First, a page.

Remember, without monitoring or consequences attached, school bullying policies too often went unenforced. This is the first school year we’ve tried implementing this very comprehensive law. There will be growing pains. But it’s worth some investment and fine-tuning to make students safer.
Ten years in the courts and with some of its original plaintiffs long out of school, a federal lawsuit contending that Newark effectively cheated thousands of students of special education services has been settled -- with promises all around.
But the finalized last week in U.S. District Court between the district, the Christie administration, and the plaintiff families may be more a beginning than an ending, since now the tough work starts in making those promises stick.
"Is this finally the end?" said Ruth Lowenkron, an attorney with the Newark-based Education Law Center who helped first bring the case in 2001. "I don't know."
The complaint was led by a group of parents who contended that their children were being denied the right to prompt identification and evaluation for their special needs, as required under federal and state law.
The specific provisions of the law specify that special needs students receive their first evaluation meeting within 20 days of a request and that special education services be implemented within 90 days of the parents consent.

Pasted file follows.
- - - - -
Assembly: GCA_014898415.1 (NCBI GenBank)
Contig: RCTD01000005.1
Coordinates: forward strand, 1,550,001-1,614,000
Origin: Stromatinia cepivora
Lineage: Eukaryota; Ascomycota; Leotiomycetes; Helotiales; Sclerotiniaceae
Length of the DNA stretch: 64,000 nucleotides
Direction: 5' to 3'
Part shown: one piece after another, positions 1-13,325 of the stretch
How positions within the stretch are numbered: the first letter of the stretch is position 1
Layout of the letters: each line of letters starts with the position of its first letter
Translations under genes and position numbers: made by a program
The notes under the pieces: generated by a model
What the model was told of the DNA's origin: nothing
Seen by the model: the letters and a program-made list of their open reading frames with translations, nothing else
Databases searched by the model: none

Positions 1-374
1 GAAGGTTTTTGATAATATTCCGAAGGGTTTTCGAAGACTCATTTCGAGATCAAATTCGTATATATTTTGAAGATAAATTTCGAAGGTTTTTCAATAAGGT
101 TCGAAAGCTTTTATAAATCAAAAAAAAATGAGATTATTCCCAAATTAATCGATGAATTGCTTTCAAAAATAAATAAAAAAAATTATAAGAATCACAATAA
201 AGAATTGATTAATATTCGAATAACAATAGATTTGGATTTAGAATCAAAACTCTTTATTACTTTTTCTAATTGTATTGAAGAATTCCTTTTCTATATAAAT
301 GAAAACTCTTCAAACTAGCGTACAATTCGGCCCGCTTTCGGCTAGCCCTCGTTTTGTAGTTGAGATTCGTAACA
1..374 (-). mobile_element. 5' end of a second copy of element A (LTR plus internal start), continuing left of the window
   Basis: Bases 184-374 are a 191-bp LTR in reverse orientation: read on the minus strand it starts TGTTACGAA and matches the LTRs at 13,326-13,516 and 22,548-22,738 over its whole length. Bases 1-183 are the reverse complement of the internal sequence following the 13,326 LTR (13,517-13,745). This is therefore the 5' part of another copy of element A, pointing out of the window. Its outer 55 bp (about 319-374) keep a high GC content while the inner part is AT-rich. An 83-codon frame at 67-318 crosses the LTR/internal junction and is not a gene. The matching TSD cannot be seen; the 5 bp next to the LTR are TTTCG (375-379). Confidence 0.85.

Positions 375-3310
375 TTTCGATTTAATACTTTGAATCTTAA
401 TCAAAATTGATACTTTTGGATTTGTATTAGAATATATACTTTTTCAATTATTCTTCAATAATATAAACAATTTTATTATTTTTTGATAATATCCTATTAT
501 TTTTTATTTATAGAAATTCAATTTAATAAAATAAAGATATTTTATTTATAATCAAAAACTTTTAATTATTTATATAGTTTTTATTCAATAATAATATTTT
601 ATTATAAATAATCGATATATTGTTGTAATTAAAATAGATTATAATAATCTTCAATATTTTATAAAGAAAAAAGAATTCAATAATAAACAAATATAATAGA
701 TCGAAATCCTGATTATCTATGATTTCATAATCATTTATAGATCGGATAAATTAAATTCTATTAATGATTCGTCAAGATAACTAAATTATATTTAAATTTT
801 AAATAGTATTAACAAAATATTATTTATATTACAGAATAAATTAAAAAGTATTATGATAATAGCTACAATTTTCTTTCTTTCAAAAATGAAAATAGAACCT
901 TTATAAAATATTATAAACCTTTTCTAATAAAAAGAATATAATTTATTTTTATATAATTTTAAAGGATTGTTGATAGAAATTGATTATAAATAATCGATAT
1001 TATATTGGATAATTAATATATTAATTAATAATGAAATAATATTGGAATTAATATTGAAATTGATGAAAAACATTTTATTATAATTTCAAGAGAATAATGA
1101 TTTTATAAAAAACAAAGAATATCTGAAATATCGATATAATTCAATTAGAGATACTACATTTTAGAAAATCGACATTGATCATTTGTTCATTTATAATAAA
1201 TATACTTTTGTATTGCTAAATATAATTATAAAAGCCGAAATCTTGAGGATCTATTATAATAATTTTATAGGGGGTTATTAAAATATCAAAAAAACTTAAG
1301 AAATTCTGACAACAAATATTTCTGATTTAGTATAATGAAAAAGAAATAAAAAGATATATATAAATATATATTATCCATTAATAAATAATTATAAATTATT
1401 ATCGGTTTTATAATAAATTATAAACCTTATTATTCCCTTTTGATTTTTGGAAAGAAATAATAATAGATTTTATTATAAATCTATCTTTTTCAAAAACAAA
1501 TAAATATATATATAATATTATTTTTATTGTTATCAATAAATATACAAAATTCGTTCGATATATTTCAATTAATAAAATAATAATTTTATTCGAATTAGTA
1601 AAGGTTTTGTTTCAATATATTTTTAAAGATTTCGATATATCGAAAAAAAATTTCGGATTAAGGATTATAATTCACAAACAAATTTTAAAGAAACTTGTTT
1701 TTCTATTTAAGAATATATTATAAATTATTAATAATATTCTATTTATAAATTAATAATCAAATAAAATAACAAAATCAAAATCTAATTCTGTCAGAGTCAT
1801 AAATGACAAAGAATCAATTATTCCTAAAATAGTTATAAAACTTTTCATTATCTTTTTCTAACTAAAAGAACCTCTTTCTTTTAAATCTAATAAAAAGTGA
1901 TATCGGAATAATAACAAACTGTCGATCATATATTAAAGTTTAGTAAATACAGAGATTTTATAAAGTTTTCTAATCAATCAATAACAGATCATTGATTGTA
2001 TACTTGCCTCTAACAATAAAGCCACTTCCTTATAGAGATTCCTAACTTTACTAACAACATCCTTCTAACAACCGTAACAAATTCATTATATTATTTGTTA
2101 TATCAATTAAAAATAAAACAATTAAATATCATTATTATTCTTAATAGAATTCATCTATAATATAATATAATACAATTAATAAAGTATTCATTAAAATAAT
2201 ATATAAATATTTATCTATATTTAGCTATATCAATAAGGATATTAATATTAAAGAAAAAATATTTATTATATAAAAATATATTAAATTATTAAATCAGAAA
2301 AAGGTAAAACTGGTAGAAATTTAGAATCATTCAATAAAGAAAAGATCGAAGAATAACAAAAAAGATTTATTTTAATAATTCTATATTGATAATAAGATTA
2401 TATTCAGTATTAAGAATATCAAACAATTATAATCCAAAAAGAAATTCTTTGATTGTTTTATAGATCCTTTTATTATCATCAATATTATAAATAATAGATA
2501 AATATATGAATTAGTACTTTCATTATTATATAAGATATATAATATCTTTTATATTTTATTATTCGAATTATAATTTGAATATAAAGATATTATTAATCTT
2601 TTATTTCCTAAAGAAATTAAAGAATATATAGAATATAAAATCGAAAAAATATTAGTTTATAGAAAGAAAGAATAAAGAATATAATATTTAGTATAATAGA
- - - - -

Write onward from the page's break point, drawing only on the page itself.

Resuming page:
Instead, the suit contended, the process was delayed months, and at time years, denying children the full range of required counseling, tutoring, and other help prescribed for their disabilities.
The plaintiffs further argued that the state was culpable in failing to enforce its laws, especially in a district that it directly controls.
Yesterday, the Education Law Center announced that all sides had finally settled without going to trial, with Newark vowing to close the gaps in its system and the state agreeing to better oversee the process, including the use of an outside monitor it selects.
Lowenkron readily conceded that the settlement fell short of stronger measures that the plaintiffs sought, including a fully independent monitor and specific staffing in the district, but she said it was time to get out of the courts and redress the problems.
"Now we'll be able to get in there and do the work," she said. "If they don't comply, then we'll be back in the courts. "
The settlement puts significant onus on the state to ensure that Newark lives up to the agreement, with a regular series of compliance reports required, as well as independent follow-up and enforcement. One stipulation is that Newark must monitor and report its students' progress using electronic tracking, suggesting that the district had been working with paper records.
The special monitor designated in the settlement is Priscilla Petrosky, a former Jersey City school administrator. State officials said Petrosky began her work last year, prior to the settlement.
"We will continue to work closely with Newark to ensure that all students receive the education they deserve," said Justin Barra, a spokesman with the Department of Education.
The state also agreed to fund $1 million in services for students who lost out on them over the past two years due to the district's negligence. It was also required to pay the parents' legal fees, which were in excess of $230,000.
This is not the only special education case involving Newark in federal court. A class action case was filed in 2007 against the state, arguing that it failed to ensure students were being educated in the "least restrictive environment," with Newark one of 20 districts cited. That case is also in U.S. District Court in Trenton.
Garden State Coalition of Schools